Nanotechnology--the science of making devices with features measuring less than 100 nanometers (or one-ten-millionth of a meter)--will let companies make smaller and cheaper products than ever before, which in turn will lead to new markets, according to Albert Pisano, a professor of engineering and computer science at the University of California at Berkeley.
Communications, for instance, could be greatly affected, Pisano noted. Right now, radios on satellites have to be hardened against radiation, an expensive process. At Stanford University, researchers have shown how small, unhardened radios can transmit and receive messages while in orbit. Although these smaller radios are subject to harm from radiation, they cost far less, so many could be mounted on a spacecraft to compensate for burnouts.
A market for tiny transmitters could also emerge within five years, out of a need to better monitor power lines, freeways and bridges for potential failures.
The movement will also mark a major turning point in mechanical engineering because most of these tiny systems will deal directly with the physical world, like pumps do, rather than getting information from electrical impulses, like microprocessors.
"Most people forget that a radio is two-thirds filter and that filters are mechanical," Pisano said. "Sensors and computing and communications can all be heavily miniaturized."
Batteries, too, could improve through breakthroughs in mechanical engineering. Currently, a kilogram of lithium ion, the same material used in notebook batteries, provides about 400 watt-hours of energy. A kilogram of methane provides 15,000 watt-hours of energy. The difference is that lithium ion is electrically charged, while methane provides thermal energy--that is, heat.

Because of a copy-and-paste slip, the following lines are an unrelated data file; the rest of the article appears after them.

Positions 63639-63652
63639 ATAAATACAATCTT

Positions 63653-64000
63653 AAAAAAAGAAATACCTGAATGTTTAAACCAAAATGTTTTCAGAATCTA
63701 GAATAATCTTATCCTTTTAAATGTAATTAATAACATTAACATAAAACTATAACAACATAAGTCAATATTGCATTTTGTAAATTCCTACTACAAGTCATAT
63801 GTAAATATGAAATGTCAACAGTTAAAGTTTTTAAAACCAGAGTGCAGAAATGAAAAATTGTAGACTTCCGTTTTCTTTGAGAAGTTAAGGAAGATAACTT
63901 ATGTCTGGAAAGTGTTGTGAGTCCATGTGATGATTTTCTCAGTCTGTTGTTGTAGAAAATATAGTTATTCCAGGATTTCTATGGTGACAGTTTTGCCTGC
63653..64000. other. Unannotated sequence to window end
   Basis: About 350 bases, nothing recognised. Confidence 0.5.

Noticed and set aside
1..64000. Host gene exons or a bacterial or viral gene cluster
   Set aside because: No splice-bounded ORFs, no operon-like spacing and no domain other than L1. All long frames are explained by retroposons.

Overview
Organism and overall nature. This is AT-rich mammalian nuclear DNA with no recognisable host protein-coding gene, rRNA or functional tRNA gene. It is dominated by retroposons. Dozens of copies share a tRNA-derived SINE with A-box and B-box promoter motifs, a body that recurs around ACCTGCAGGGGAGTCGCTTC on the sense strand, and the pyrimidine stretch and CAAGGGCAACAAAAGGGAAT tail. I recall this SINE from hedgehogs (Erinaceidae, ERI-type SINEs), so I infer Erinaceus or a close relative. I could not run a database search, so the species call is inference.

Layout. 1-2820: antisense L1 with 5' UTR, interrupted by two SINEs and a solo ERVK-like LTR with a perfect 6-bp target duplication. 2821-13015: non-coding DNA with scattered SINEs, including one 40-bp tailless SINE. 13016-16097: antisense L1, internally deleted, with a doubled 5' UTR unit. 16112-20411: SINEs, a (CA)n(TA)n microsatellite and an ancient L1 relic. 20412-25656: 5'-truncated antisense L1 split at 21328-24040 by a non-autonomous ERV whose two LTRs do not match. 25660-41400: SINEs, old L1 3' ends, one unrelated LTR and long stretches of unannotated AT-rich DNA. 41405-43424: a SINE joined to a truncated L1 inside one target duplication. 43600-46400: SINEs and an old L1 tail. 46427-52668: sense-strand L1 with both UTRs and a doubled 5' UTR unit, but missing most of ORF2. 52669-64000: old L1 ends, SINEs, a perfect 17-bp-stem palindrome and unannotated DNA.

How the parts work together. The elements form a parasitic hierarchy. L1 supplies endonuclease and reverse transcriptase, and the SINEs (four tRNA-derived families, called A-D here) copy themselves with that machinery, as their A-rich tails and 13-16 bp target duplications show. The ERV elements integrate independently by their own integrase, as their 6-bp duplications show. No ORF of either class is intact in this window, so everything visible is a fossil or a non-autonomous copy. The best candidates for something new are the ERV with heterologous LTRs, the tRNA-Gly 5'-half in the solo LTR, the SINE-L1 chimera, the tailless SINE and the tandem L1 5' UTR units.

"Can you use thermal energy on such a small scale?" Pisano asked. Apparently so. Some researchers have already developed rotary engines that measure only microns across.
Of course, getting to miniature nirvana won't be easy. In the early '90s, futurists predicted a booming market for MEMS (microelectromechanical systems) similar to the devices described above. Difficulties in mass manufacturing, packaging and other problems kept the market from taking flight.
Pisano, though, noted that new technologies take time. About 15 years passed between the development of the transistor in the late '40s to the true development of the electronics industry. Several challenges need to be overcome, but the progress with nanotechnology makes MEMS more promising.
The first must-have applications for the types of MEMS products Pisano described will appear in about five years, he predicted, because the demand exists. Gillette, for instance, has spent heavily in the last few months on diminutivetransmitters.
A number of universities and private companies will be presenting papers on MEMS over the five-day conference here. Some of the major themes include, or small machines that can test biological samples, and films or surfaces with sensory capabilities.
Other companies are presenting papers on progress in using chains of molecules to make processors or memory devices. Molecular computing will likely take much longer to develop, but early results are showing promise.
Molecular chips differ substantially from today's silicon processors, noted Phaedon Avouris, manager of nanoscience and nanotechnology at IBM's Watson Research Center. Carbon nanotubes exposed to the air, for instance, carry a positive charge. When hermetically sealed off, they carry a negative charge.
"The properties are not just with the nanotubes, but with the environment," Avouris said.
As a result, IBM is developing different coatings to control this behavior.